March 14, 2010 § Leave a comment
Just finished: Coriolanus.
Reading next: Final Harvest: Emily Dickinson’s Poems.
Perhaps it goes without saying, since he’s a tragic hero, but nevertheless: Caius Martius Coriolanus is one messed-up dude. No matter how egregious your fatal flaw might be, though, no one gets messed up, much less dead, without a lot of help along the way. And really, who better to help you along your way to a gruesome death at the hands of a bloodthirsty mob than your ambitious mother?
Volumnia’s the Lady Macbeth of this play, pushing her son to win glory and honor for his family on the battlefield and then in politics, by standing to become consul. Coriolanus at least has the skill and inclination to perform amazing feats in war — though he’s a borderline berserker with little regard for tactical niceties. Entering politics is something he has to be talked into, though, and Volumnia manages it. It’s a bad idea. It’s not in his skill set. (He probably would’ve gotten away with it, though, if it weren’t for the newly appointed peoples’ tribunes. Aside: it sometimes seems that our own government is composed mostly of people without the inclination for politics, and that in fact we’re looking for exactly the wrong sorts of people in our elections: those who actively scorn political processes and try to equate politics with bureaucracy and waste and faction, and therefore spend most of their time in politics trying not to let anything get done by exploiting the flaws in the system. One of the most ingenious aspects of Obama’s campaign in 2008 was how he played both sides of this argument, explaining his dislike for bureaucracy and waste and faction but also making his case as a rational, level-headed participant who would operate efficiently in the political sphere.)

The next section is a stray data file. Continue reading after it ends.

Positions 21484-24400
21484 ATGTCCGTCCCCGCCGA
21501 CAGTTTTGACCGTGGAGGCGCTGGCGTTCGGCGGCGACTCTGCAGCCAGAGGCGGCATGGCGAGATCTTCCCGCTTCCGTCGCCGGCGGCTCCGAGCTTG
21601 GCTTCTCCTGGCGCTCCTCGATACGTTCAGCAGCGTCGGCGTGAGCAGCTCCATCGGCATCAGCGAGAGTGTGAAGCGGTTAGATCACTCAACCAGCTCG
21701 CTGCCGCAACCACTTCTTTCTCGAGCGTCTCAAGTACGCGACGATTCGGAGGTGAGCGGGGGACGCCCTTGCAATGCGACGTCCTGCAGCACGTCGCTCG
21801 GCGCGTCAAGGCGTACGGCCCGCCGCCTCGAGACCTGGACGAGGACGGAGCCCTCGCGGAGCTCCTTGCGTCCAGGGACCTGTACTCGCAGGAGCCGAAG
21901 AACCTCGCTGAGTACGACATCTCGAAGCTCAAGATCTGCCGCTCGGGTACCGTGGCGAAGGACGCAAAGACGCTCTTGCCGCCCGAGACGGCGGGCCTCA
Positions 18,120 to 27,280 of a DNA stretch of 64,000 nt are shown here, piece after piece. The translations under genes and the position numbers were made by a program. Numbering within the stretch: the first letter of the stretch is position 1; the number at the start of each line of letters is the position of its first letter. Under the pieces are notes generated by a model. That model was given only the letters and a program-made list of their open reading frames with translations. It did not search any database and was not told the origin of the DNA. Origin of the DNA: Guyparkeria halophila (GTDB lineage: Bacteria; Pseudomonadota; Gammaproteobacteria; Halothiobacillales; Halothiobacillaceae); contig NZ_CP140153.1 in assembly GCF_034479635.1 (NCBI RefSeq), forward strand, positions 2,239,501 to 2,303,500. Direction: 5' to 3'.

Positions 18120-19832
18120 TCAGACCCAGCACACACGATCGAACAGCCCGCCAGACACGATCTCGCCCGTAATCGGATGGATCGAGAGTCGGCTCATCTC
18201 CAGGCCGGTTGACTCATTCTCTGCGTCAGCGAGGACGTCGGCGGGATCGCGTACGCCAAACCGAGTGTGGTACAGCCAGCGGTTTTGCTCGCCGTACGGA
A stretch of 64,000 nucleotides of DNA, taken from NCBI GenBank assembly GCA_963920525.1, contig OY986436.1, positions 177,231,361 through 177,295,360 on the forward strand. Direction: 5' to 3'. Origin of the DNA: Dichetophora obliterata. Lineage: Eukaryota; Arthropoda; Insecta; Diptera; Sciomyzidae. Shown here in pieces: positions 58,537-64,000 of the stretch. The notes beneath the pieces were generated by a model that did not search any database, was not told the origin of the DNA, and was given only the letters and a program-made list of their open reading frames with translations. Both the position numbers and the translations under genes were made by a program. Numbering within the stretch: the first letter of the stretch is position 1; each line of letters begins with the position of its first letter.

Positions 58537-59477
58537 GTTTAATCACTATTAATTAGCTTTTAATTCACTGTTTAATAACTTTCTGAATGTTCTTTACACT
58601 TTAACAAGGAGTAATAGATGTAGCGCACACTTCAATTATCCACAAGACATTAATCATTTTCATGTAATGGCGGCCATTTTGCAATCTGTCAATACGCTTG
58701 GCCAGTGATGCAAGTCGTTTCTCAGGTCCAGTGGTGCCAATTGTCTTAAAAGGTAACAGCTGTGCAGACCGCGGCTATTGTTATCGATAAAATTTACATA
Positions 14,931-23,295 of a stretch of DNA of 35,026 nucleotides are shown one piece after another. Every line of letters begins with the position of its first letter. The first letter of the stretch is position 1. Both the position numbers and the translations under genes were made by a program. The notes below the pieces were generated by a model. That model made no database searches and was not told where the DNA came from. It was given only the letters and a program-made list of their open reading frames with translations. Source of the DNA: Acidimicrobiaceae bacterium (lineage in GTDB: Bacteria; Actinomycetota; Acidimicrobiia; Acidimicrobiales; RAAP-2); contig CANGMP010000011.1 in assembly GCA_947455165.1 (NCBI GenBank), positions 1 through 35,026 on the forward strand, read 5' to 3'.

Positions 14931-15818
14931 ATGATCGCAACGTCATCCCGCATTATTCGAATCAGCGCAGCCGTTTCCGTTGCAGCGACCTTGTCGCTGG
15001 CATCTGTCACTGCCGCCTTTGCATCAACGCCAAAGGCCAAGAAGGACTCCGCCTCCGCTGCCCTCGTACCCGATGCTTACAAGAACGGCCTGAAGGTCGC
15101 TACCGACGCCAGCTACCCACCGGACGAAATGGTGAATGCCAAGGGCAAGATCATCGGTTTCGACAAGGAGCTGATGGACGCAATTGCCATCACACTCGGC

But she does talk him into it, and she is, in fact, even colder and more calculating than Lady Macbeth: she’s more concerned about his not embarrassing himself in combat than she is with his surviving battle unscathed (or at all). You do get the sense, though, that she’s not just a stage mother or a striver. When she saves Rome from her son at the end of the play, it kind of falls into place that she’s not just a fame-hungry monster, but also a consummate early Roman: republic before family. Civic pride before flesh and blood. Public honor before private grief. Is the fact that the consummate early Romans were, in part, fame-hungry monsters a big reason why they ended up ruled by Julius Caesar? Well, sure, I’d guess.
It’s a weird relationship. As in Lear, part of the weirdness comes from Volumnia’s widowhood and the utter lack of a mention of Coriolanus’ father. Volumnia seems far more important to Coriolanus than his wife, who hardly ever speaks and whom Coriolanus never seems to consult for advice, sympathy, or much of anything. It’s much more of a help-meet sort of relationship; there’s virtually nothing of maternal concern or even a sense of her age.
The fact is that there are two people in the play to whom Coriolanus seems to be married, and neither is his wife Virgilia. Tullus Aufidius, the Volscian general, is his rival, and they are obsessed with defeating each other. When Coriolanus comes to Aufidius to propose joining to sack Rome, though, in 4.5, we get this pretty amazing admission from Aufidius:
Know thou first,
I loved the maid I married; never man
Sighed truer breath. But that I see thee here,
Thou noble thing, more dances my rapt heart
Than when I first my wedded mistress saw
Bestride my threshold. Why, thou Mars, I tell thee
We have a power on foot, and I had purpose
Once more to hew thy target from thy brawn
Or lose mine arm for’t. Thou has beat me out
Twelve several times, and I have nightly since